Expectant Management An Option For Bile Stones
Initially less costly and has similar outcome to elective cholecystectomy in elderly patients
THURSDAY, April 13 (HealthDay News) -- Expectant management after endoscopic retrograde cholangiography with sphincterotomy (ERC-S) for common bile duct stones may be a reasonable strategy in elderly patients, but it depends on the probability of recurrent symptoms, according to a study in the April issue of the American Journal of Gastroenterology.
Britt B. Drake, M.D., of the University of Alabama at Birmingham, and colleagues constructed a decision tree to estimate the costs and outcomes associated with two treatment strategies following ERC-S for common bile duct stones in patients aged 60 or older: elective cholecystectomy and expectant management.
The researchers found that elective cholecystectomy was associated with total costs of $5,259, with 94.3 percent of the cohort alive (1.886 life-years) at two years. Expectant management was associated with total costs of $1,173, with 94.7 percent of the cohort alive (1.894 life-years) after two years. They also found that expectant management became less effective and more expensive at a yearly probability of recurrent symptoms greater than 40 percent and 90 percent, respectively, compared to elective cholecystectomy.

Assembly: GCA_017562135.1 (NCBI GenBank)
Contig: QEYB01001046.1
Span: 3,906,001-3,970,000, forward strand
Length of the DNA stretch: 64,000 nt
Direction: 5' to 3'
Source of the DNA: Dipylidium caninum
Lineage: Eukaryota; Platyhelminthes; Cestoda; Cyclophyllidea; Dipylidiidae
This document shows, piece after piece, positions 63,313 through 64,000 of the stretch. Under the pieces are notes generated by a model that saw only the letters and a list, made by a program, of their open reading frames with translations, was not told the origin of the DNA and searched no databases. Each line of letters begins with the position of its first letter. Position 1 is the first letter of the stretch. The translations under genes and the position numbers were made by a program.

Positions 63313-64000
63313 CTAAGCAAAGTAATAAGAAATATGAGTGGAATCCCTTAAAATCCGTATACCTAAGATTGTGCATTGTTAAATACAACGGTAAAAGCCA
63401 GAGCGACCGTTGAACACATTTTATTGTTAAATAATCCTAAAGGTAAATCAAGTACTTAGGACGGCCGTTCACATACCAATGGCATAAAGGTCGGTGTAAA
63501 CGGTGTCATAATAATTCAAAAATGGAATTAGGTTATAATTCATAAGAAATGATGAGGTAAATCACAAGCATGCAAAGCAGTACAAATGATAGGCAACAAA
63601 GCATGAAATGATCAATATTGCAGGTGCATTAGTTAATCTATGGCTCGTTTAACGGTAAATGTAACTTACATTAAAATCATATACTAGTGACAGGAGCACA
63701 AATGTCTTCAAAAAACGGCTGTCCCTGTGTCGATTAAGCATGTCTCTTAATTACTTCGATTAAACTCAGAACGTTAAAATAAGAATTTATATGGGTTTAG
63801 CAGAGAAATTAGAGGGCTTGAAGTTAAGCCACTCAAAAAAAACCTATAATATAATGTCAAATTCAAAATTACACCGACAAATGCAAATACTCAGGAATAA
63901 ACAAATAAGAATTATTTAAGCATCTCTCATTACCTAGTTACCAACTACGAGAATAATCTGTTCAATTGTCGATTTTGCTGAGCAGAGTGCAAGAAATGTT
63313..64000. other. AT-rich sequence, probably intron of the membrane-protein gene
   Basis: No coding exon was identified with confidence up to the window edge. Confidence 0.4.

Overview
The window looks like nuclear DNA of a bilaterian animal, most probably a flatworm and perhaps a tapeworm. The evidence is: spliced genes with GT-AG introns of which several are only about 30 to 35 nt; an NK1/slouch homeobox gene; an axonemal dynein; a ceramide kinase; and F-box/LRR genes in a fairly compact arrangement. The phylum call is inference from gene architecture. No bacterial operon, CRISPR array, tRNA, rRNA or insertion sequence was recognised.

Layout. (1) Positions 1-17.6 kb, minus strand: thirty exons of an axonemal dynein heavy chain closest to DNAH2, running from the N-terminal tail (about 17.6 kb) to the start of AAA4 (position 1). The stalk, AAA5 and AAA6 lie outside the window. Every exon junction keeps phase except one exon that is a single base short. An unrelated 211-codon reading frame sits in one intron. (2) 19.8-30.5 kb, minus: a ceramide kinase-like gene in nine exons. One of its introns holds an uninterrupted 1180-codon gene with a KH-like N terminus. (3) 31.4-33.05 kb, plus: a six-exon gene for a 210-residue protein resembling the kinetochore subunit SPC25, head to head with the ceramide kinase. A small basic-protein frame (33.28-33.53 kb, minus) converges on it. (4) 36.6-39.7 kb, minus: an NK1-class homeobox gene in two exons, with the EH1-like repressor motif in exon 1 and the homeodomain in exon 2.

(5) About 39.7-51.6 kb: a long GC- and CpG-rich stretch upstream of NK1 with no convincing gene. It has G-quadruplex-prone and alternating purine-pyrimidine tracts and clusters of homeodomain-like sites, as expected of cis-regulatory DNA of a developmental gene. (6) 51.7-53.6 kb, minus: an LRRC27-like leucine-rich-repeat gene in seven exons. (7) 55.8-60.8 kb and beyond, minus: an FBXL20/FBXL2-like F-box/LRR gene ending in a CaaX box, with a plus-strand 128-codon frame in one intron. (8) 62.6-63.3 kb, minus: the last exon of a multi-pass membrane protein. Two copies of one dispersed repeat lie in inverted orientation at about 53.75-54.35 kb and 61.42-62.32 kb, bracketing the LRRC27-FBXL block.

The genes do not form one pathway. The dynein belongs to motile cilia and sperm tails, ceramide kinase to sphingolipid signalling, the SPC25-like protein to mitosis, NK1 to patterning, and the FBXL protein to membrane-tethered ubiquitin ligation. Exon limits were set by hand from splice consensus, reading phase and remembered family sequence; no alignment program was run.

"This study should not direct policy or be used to deny a patient cholecystectomy after endoscopic retrograde cholangiopancreatography with sphincterotomy for common bile duct stones," states the author of an accompanying editorial. "It could, however, help the parties involved make a reasoned decision."
The study was supported by a grant from TAP Pharmaceutical Inc.